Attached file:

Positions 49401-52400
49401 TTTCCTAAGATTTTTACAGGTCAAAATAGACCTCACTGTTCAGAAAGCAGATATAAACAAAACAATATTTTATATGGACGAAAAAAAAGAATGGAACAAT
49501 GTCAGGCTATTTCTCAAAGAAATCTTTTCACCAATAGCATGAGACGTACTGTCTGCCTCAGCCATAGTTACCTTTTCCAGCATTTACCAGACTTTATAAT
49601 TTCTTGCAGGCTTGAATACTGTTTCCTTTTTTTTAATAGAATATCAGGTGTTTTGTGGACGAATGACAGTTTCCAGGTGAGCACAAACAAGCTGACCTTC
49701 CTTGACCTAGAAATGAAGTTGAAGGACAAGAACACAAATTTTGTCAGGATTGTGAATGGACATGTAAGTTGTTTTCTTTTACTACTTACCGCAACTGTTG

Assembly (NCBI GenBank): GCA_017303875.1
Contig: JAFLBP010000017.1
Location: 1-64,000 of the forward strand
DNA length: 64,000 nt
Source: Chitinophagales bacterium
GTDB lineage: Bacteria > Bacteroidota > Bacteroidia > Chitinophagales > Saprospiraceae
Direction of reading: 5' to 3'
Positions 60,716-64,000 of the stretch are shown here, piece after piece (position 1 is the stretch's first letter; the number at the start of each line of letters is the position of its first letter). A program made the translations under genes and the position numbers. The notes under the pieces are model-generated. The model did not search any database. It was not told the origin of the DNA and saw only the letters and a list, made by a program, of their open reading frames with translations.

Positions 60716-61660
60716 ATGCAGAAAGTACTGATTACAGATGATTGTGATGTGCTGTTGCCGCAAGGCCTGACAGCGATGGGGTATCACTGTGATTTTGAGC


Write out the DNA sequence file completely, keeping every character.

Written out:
Positions 49401-52400
49401 TTTCCTAAGATTTTTACAGGTCAAAATAGACCTCACTGTTCAGAAAGCAGATATAAACAAAACAATATTTTATATGGACGAAAAAAAAGAATGGAACAAT
49501 GTCAGGCTATTTCTCAAAGAAATCTTTTCACCAATAGCATGAGACGTACTGTCTGCCTCAGCCATAGTTACCTTTTCCAGCATTTACCAGACTTTATAAT
49601 TTCTTGCAGGCTTGAATACTGTTTCCTTTTTTTTAATAGAATATCAGGTGTTTTGTGGACGAATGACAGTTTCCAGGTGAGCACAAACAAGCTGACCTTC
49701 CTTGACCTAGAAATGAAGTTGAAGGACAAGAACACAAATTTTGTCAGGATTGTGAATGGACATGTAAGTTGTTTTCTTTTACTACTTACCGCAACTGTTG

Assembly (NCBI GenBank): GCA_017303875.1
Contig: JAFLBP010000017.1
Location: 1-64,000 of the forward strand
DNA length: 64,000 nt
Source: Chitinophagales bacterium
GTDB lineage: Bacteria > Bacteroidota > Bacteroidia > Chitinophagales > Saprospiraceae
Direction of reading: 5' to 3'
Positions 60,716-64,000 of the stretch are shown here, piece after piece (position 1 is the stretch's first letter; the number at the start of each line of letters is the position of its first letter). A program made the translations under genes and the position numbers. The notes under the pieces are model-generated. The model did not search any database. It was not told the origin of the DNA and saw only the letters and a list, made by a program, of their open reading frames with translations.

Positions 60716-61660
60716 ATGCAGAAAGTACTGATTACAGATGATTGTGATGTGCTGTTGCCGCAAGGCCTGACAGCGATGGGGTATCACTGTGATTTTGAGC